A seventh consecutive fall in dairy prices increases the chance of another chop to interest rates next month

A seventh consecutive fall in dairy prices increases the chance of another chop to interest rates next month

By David Hargreaves

A seventh consecutive fall in global dairy prices overnight, this one by 1.3%, has increased the chance of the Reserve Bank following up last week's interest rate cut with another next month.

The latest overall price fall stemmed mainly from just one product category, anhydrous milkfat, but there was still no sign of the overall hoped-for recovery emerging.

The massive slump in dairy prices in recent months has seen New Zealand's terms of trade deteriorate rapidly from what had been historic highs. The RBNZ has become increasingly concerned.

Governor Graeme Wheeler said in announcing last week's rates decision that the fall in export commodity prices that began in mid-2014 "is proving more pronounced".

"The weaker prospects for dairy prices and the recent rises in petrol prices will slow income and demand growth and increase the risk that the return of inflation to the mid-point [of the 1-3% target] would be delayed." Hence the move on rates.

The RBNZ has pencilled into its forecasts the possibility of another cut in the next 12 months. But the continued weakness of dairy prices would suggest that in all probability the central bank's hand will be forced again when it makes its next call on rates on July 23.

There are, however, two more GlobalDairyTrade auctions before the next Official Cash Rate review. But economists - while still picking a gradual recovery in prices - have been putting back the time at when this recovery might start.

AgriHQ dairy analyst Susan Kilsby said that NZ dairy giant Fonterra offered just 10,000 tonne of whole milk powder (WMP) at the June 16 auction, which was the least this year. But the quantity available is expected to rise as new season product starts to be forward-sold from next month on.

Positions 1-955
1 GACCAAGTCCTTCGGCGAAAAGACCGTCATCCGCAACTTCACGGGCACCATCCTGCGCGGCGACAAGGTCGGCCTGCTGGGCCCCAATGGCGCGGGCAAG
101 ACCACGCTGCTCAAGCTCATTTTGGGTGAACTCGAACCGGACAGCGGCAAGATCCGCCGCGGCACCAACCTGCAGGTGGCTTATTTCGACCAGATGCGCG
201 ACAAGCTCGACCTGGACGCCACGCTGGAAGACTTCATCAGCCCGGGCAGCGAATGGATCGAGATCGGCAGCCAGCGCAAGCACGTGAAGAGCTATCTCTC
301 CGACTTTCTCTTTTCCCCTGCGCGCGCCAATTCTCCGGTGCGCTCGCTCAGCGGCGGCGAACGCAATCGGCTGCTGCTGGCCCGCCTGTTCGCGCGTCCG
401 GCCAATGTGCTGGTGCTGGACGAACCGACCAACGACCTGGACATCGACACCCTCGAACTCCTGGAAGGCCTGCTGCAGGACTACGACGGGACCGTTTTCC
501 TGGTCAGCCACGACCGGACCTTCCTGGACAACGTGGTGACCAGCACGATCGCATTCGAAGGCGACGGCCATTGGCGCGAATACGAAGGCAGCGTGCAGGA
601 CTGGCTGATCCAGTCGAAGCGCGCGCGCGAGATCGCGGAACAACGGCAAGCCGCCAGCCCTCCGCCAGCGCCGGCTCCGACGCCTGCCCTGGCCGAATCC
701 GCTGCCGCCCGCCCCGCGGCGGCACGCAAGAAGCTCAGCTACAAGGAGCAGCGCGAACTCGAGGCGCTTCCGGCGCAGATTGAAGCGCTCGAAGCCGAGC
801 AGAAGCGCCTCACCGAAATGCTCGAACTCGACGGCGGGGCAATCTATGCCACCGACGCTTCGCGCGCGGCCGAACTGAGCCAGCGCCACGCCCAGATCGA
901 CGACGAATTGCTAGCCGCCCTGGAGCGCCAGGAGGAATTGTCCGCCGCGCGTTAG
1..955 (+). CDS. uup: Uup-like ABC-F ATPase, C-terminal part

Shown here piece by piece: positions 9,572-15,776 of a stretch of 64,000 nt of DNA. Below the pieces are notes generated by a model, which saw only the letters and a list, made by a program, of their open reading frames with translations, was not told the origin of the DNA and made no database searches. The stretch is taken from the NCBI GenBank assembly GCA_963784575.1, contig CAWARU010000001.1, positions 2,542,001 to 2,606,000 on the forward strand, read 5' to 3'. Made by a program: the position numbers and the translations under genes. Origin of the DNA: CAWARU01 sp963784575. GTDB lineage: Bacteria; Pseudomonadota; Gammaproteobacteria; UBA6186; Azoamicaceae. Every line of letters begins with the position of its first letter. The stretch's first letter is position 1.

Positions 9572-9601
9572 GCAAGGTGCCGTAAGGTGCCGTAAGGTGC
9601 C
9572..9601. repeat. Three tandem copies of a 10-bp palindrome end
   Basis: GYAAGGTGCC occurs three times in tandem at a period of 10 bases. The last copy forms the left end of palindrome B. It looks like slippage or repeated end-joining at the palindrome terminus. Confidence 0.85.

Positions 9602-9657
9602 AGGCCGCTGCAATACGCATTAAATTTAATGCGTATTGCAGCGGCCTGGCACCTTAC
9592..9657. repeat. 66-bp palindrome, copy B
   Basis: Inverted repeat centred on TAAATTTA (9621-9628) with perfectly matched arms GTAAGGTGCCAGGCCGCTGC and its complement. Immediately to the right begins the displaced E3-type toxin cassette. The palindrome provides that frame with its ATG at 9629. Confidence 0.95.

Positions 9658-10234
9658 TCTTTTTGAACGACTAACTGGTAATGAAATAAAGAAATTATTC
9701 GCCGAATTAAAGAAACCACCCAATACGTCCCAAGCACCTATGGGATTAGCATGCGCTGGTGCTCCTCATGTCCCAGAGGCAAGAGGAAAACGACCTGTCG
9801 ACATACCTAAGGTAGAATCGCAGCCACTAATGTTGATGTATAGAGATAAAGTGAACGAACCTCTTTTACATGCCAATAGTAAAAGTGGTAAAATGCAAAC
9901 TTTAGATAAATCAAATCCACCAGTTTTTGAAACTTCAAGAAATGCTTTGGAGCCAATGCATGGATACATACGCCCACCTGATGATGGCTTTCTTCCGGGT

“It will become harder for prices to recover as the volume of milk powder on offer increases as the new dairy season progresses,” she said.

ANZ rural economist Con Williams said the latest dairy auction "leaves farmers still waiting for the milk price rebound needed to meet current season forecasts, as contracts for future delivery of WMP continued to decline".

This, he said would keep pressure on the New Zealand dollar.

The dollar fell after the RBNZ cut rates last week, but had little reaction overnight to the dairy auction results. A short time ago the Kiwi was worth around US68.8c and was just holding above 90 Australian cents.

Williams said there "two main interesting snippets" from the overnight auction. One was that there was some improvement for milkfat products such as cheese and butter.

"This looks to be largely on an outright value basis versus other competing sources. However, the improvement didn’t completely unwind the decline from the previous auction."

The other interesting aspect, he said, was WMP saw better prices for near-term delivery, while later delivery prices declined relative to the previous event. This flattened prices across all contract periods.

"There are a number of potential interpretations. The near-term price support perhaps suggests the bottom of the cycle is close. However, it was also the seasonal low for auction supply, so maybe a few buyers’ immediate needs supported these results. Later delivery product prices saw declines of 2.1-3.7%. While volumes are still small this is a bit of a concern given these contract periods are during New Zealand’s seasonal peak period.

"Softness at the last two auctions for fourth quarter delivery suggests China’s own domestic production and inventory could be adequate to get them through their seasonal lull period. So watch this space as more volume is added to GDT over coming auctions and a more informed assessment on the 2015/16 milk prices will be able to be made."

In its latest Financial Stability Report last month, the RBNZ warned that financial stress in the dairy sector "could rise markedly" if prices remain at low levels in the 2015-16 season. The RBNZ says that despite many farms being in a position to manage down working expenses, around one-quarter of dairy farms are believed to have had negative cash flow for the 2014-15 season.